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OnePlus 5 vs OPPO R11: Side-by-side Comparison

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Sometimes you have to see things to believe it. For these smartphones, I not only saw — I saw double. 

The much-awaited OnePlus 5 was very recently released. OnePlus, which prides itself in creating “flagship killers,” came up with a device with premium specs at a price tag that’s significantly lower. People have been quick to point out, however, that the newest flagship killer looks a little too much like the thing it wants to kill. *ehem* iPhone 7 *ehem*

But ladies and gentlemen, that’s a lie. The OnePlus 5 doesn’t look exactly like the iPhone 7 — it looks exactly like (the very recently released) OPPO R11.

The R11, launched in China earlier this month, is OPPO’s premium midrange phone. The dual-camera smartphone is a follow-up to the widely successful R9.

Side-by-side comparison

Both smartphones have 5.5-inch displays and are roughly about the same size. They also both run on Android 7.1 Nougat with the R11 on ColorOS and the OnePlus5 on OxygenOS.

OnePlus 5 on the left (154.2 x 74.1mm) and OPPO R11 on the right (154.5 x 74.8 mm)

These smartphones come in a variety of colors: The R11 is available in gold, rose gold, black, and a special edition red version, while the OnePlus 5 comes in midnight black and slate gray.

Both matte black versions look stunning (and, well, identical).

The curved edges feel nice in your hands and both phones have a premium feel to them. Buttons and ports on both phones are similarly situated. On its side, the OnePlus 5 has what has been dubbed as the “Horizon Line” — a continuous line “casting one half in light and the other in shadow.” What this is, basically, is a continuous graceful line around the phone’s side; a small detail that isn’t on the OPPO R11 (not that you’d notice).

Beyond the surface

Though the OnePlus 5 is slightly (.5mm, to be precise) thicker than the OPPO R11, it may be well justified.

The difference between the two lies in what’s on the inside. The flagship killer is powered by a Snapdragon 835 processor (i.e., the same processor on flagships like the Samsung Galaxy S8Sony Xperia XZ Premium, and HTC U11) while the OPPO R11 is powered by a Snapdragon 660 (the newest processor for midrange smartphones).

OnePlus 5 top, OPPO R11 bottom

Unlike the R11, the OnePlus 5 is already equipped with a USB-C port, the newest standard in Android phones (also known as that port they put on the latest MacBook Pro).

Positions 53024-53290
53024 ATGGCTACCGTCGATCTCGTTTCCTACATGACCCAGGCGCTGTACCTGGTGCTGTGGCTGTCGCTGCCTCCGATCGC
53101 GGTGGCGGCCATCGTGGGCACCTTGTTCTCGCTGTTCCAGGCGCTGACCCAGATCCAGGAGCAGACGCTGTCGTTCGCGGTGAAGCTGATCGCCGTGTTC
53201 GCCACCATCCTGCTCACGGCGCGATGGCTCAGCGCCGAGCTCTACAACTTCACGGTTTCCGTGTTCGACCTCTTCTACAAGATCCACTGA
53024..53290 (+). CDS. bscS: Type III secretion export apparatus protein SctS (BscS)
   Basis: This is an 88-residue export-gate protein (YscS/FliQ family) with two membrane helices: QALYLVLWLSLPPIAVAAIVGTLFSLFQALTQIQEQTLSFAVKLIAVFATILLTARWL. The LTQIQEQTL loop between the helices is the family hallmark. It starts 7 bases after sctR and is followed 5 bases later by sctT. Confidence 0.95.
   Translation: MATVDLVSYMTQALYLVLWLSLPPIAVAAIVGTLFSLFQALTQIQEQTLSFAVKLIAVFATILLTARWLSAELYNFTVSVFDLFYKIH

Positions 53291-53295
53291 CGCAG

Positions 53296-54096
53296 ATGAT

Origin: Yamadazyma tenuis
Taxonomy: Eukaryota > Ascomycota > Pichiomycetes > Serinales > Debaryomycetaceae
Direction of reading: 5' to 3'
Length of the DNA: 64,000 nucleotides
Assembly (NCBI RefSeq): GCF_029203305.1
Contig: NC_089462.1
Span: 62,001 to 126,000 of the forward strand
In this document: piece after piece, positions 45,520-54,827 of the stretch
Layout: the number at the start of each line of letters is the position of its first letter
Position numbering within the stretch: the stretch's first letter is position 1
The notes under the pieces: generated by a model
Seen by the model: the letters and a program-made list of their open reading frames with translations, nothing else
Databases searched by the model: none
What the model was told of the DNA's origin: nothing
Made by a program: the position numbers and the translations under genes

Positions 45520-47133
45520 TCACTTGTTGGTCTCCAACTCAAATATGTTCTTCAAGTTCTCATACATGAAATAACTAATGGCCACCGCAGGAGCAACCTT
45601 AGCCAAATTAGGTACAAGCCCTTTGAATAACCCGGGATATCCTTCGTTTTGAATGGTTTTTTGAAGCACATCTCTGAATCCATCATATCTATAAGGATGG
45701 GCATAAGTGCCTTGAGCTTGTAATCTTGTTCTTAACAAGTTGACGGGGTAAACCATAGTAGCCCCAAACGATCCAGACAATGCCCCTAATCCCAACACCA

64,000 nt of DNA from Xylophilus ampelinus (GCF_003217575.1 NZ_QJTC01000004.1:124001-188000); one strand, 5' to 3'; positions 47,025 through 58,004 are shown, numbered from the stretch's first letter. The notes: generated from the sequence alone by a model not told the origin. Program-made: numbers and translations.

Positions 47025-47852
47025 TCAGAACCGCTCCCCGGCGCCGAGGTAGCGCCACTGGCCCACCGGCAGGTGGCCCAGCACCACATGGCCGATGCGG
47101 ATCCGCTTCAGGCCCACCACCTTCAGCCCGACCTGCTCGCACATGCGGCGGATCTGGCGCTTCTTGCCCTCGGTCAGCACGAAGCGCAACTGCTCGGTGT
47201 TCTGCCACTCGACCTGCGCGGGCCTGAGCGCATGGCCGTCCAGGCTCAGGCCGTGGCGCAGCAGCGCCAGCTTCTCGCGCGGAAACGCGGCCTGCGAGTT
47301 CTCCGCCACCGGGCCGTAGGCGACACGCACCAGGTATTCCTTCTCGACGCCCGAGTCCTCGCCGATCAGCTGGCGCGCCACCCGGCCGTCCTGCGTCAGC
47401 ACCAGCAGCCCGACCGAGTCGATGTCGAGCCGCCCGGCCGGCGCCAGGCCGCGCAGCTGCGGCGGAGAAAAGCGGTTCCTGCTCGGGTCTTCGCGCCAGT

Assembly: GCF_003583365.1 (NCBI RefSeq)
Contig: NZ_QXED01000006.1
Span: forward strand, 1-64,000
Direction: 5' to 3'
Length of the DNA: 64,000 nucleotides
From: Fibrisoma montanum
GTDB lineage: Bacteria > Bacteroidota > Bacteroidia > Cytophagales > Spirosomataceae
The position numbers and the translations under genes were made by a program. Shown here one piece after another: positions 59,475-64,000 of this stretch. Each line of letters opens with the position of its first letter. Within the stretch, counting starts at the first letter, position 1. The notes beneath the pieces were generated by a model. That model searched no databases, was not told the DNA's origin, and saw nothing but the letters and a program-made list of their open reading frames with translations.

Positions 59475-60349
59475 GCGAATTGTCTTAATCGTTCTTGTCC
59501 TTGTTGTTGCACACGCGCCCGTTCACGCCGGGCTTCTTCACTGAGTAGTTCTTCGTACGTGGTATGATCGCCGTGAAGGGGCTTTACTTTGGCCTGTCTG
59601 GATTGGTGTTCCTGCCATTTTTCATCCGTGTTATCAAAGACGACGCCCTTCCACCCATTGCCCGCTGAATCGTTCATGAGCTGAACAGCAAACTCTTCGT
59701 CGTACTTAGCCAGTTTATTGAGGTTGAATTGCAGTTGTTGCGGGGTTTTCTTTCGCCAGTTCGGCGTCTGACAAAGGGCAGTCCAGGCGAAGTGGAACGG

OnePlus has been widely criticized for its previous phones’ protruding camera bumps. I’m glad to report that both smartphones have minimal bulge. The R11’s seems more pronounced but at this point, to notice that slight difference is just nitpicking.

Photo shootout

Both smartphones pack 20- and 16-megapixel cameras in the rear with built-in portrait modes and automatic depth effect, or what is usually called bokeh mode.

The dual-camera setup also allows for 2x zoom on photos (the better to stalk people with! Ha ha ha, I kid ?) See below:

Of course, when we talk about front-facing cameras, the Selfie Expert exceeds in terms of specs. The OPPO R11 has a 20-megapixel sensor up front trumping the OnePlus 5’s 16-megapixel camera.

The beauty mode is built into both cameras, but the end selfies can be quite different. OnePlus’ beauty filter is more subtle than the R11’s, although these filters on both smartphones may be adjusted to your airbrushing preference.

Final thoughts

Because these two phones look amazingly similar, it’s so easy to fall into the trap of comparing the two and clumping them into the same bracket. But, it’s really what’s on the inside that counts.

These two smartphones were (not very obviously, because of their twinsie situation) designed for different markets and function well for the group they were designed for — the OnePlus 5 for the practical techie in the market for a flagship smartphone worth their buck, and the OPPO R11 for the selfie enthusiasts who value photography above all else on the smartphone they own.

We’ve always been told never to judge a book by its cover, but these aren’t books and if we were to judge the outside, these two are looking pretty sleek; choosing between them now is only a matter of where your priorities lie.

SEE ALSO: OPPO R11 hands-on and photo comparisons

SEE ALSO: OnePlus 5 hands-on and photo comparisons

Hands-On

ASUS ZenFone Max Plus Unboxing and Hands-On

Near-borderless with a large battery!

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It took a while, but we finally have ASUS’ first-ever near-borderless smartphone. And it’s not just a pretty face; it’s got a hefty battery and a pair of cameras at the back, too. Is there any more to the ZenFone Max Plus? Find out in our unboxing and hands-on video.